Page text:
The Arts Theatre opened in April 1927 with the intention of being a performance space for unlicensed plays. As a members-only club these works could be performed whilst avoiding the theatre censorship imposed by the government. It became known as a venue for shows that were not thought to be commercially viable. The building itself is rather attractive, with a period façade containing arched windows that pre-date the actual theatre. The theatre itself was designed by P Morley Horder who managed to create an intimate theatre in the basement without allowing it to feel claustrophobic – the clever design enables the theatre to feel larger than it actually is.
Whilst a subscriber-only house, the Arts Theatre did manage to produce some excellent productions that went on to find a larger audience, the first being Young Woodley by John Van Druten which transferred to the Savoy Theatre in 1928 once the theatre censorship had been relaxed.
The 1942 takeover by Alec Clunes and John Hanau saw the theatre produce over a hundred plays in a decade and gave the theatre the nickname of ‘The National Pocket Theatre’. A 1951 fire brought this series of plays to an end, with the auditorium needing to be rebuilt.
Ronnie Barker began a 13 year association with the Arts Theatre in 1955, making his West End debut here in a production of Mourning Becomes Electra, directed by Sir Peter hall. Hall took control of the theatre from 1956 to 1959.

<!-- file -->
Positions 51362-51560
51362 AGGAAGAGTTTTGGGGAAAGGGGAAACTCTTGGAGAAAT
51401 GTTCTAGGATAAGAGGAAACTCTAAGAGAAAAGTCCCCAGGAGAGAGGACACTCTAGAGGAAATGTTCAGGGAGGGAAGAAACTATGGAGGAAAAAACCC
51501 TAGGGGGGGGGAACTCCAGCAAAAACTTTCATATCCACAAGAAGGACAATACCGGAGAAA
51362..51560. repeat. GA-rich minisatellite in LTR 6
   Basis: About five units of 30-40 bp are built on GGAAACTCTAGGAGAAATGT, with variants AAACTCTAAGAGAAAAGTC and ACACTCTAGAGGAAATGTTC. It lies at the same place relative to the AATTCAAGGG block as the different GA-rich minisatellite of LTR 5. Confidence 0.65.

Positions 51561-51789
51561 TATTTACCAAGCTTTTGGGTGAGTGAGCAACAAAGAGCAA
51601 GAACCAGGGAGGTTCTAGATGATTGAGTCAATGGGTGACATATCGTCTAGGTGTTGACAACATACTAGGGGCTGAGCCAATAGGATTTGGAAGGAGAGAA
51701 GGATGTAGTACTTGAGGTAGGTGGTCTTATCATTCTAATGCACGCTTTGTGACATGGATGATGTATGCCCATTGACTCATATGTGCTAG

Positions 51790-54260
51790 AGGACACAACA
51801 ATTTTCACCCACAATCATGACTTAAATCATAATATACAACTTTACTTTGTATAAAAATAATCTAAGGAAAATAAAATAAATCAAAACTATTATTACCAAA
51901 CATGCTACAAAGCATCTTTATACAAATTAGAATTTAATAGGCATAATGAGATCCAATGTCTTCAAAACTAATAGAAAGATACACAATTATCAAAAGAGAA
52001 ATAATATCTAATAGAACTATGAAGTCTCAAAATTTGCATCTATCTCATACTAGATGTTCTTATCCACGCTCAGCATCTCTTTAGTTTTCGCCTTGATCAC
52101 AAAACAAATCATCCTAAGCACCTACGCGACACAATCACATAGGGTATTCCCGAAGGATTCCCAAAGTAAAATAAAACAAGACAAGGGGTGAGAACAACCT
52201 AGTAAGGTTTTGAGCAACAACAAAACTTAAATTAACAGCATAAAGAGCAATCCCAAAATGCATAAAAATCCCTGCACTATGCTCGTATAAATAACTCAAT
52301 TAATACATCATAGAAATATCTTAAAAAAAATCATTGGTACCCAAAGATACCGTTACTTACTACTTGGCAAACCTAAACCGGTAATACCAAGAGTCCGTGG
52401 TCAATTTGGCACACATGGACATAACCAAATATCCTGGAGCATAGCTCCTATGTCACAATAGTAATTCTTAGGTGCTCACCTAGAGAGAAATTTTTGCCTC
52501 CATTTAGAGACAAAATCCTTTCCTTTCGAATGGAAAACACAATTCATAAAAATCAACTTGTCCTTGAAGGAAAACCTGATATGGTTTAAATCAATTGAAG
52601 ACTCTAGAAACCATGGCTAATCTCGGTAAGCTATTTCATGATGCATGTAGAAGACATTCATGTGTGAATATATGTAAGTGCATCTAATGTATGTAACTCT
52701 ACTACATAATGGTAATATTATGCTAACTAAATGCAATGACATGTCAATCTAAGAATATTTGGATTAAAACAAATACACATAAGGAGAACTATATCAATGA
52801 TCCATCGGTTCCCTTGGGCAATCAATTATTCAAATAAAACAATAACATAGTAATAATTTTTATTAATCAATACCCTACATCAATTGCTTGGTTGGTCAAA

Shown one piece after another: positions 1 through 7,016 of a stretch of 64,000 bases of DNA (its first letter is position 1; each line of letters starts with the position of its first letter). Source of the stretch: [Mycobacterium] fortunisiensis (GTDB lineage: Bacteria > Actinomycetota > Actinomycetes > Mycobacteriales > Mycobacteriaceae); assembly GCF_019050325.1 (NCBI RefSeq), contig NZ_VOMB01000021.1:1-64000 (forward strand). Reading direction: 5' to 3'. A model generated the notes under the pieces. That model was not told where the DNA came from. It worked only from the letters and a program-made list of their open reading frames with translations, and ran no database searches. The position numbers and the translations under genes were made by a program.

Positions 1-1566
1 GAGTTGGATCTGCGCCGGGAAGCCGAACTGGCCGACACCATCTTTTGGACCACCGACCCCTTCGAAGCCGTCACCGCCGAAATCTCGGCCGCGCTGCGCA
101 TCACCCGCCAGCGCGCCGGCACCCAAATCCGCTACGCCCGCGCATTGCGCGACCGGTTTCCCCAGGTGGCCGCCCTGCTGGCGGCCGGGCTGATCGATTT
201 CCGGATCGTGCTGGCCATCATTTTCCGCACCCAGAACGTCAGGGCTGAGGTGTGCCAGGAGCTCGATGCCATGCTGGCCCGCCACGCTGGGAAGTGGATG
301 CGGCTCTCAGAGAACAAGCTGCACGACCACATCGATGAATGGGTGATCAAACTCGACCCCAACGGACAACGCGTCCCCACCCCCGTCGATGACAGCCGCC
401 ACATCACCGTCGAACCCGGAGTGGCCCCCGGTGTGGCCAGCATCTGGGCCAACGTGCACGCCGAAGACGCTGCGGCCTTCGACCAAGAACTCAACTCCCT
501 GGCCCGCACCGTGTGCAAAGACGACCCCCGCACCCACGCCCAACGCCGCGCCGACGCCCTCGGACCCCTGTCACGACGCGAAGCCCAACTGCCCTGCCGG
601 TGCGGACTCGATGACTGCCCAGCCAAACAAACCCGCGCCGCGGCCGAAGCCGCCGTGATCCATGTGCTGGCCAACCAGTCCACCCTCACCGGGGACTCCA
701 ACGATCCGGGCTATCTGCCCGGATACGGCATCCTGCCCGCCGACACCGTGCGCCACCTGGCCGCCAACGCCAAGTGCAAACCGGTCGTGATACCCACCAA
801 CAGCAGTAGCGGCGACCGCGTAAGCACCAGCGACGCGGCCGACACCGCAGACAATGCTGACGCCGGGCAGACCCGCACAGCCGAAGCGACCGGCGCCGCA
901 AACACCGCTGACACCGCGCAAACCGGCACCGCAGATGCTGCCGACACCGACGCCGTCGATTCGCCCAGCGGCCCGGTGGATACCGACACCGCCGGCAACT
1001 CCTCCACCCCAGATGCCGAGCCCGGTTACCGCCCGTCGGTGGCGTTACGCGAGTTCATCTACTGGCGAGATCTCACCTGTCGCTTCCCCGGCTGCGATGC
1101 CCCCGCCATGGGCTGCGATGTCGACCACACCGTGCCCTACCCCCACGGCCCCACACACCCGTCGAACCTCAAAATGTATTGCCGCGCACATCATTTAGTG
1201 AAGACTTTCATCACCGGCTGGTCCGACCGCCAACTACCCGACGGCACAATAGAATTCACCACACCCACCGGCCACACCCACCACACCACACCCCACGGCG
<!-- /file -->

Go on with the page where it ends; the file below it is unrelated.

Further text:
The Unicorn children’s theatre took over the lease of the building in 1967 and remained there until 1999, allowing straight plays to perform in the evenings whilst giving the touring children’s theatre company a permanent London home during the day. It was during this time that Tom Stoppard’s plays Dirty Linen and New-Found-Land enjoyed a four year run from 1967.
The new millennium saw new leaseholders steer the theatre in a new direction, and it is now considered an independent commercial theatre, giving productions the opportunity to perform for up to twelve weeks, whilst still hosting cabarets, showcases and stand-up comedians.
The auditorium has two levels – Stalls and Circle. It’s a very intimate space, so all patrons will feel close to the action. The Circle overhangs the Stalls from Row E.
The seating in the Circle is only lightly raked and does not offer as much legroom as those seats in the Stalls.